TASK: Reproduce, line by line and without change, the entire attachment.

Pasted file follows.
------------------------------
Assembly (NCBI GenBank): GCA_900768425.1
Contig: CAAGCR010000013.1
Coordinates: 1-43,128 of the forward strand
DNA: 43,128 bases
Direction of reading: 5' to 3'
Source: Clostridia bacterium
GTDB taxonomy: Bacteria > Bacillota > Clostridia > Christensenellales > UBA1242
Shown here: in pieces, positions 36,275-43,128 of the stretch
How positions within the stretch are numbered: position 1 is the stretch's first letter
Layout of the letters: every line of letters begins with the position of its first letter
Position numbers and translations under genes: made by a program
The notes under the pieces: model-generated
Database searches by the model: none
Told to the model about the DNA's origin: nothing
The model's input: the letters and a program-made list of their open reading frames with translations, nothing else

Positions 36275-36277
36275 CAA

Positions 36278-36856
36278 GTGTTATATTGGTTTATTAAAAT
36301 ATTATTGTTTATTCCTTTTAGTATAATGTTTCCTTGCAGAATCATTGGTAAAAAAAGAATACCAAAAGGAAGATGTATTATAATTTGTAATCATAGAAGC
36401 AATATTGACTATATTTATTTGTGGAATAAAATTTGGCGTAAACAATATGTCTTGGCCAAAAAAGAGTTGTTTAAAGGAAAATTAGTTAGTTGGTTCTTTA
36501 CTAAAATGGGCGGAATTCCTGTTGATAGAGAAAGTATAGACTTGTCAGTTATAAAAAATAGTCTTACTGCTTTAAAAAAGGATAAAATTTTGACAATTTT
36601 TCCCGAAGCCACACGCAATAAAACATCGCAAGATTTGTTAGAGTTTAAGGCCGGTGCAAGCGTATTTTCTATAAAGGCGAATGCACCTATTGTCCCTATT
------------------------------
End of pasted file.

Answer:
Assembly (NCBI GenBank): GCA_900768425.1
Contig: CAAGCR010000013.1
Coordinates: 1-43,128 of the forward strand
DNA: 43,128 bases
Direction of reading: 5' to 3'
Source: Clostridia bacterium
GTDB taxonomy: Bacteria > Bacillota > Clostridia > Christensenellales > UBA1242
Shown here: in pieces, positions 36,275-43,128 of the stretch
How positions within the stretch are numbered: position 1 is the stretch's first letter
Layout of the letters: every line of letters begins with the position of its first letter
Position numbers and translations under genes: made by a program
The notes under the pieces: model-generated
Database searches by the model: none
Told to the model about the DNA's origin: nothing
The model's input: the letters and a program-made list of their open reading frames with translations, nothing else

Positions 36275-36277
36275 CAA

Positions 36278-36856
36278 GTGTTATATTGGTTTATTAAAAT
36301 ATTATTGTTTATTCCTTTTAGTATAATGTTTCCTTGCAGAATCATTGGTAAAAAAAGAATACCAAAAGGAAGATGTATTATAATTTGTAATCATAGAAGC
36401 AATATTGACTATATTTATTTGTGGAATAAAATTTGGCGTAAACAATATGTCTTGGCCAAAAAAGAGTTGTTTAAAGGAAAATTAGTTAGTTGGTTCTTTA
36501 CTAAAATGGGCGGAATTCCTGTTGATAGAGAAAGTATAGACTTGTCAGTTATAAAAAATAGTCTTACTGCTTTAAAAAAGGATAAAATTTTGACAATTTT
36601 TCCCGAAGCCACACGCAATAAAACATCGCAAGATTTGTTAGAGTTTAAGGCCGGTGCAAGCGTATTTTCTATAAAGGCGAATGCACCTATTGTCCCTATT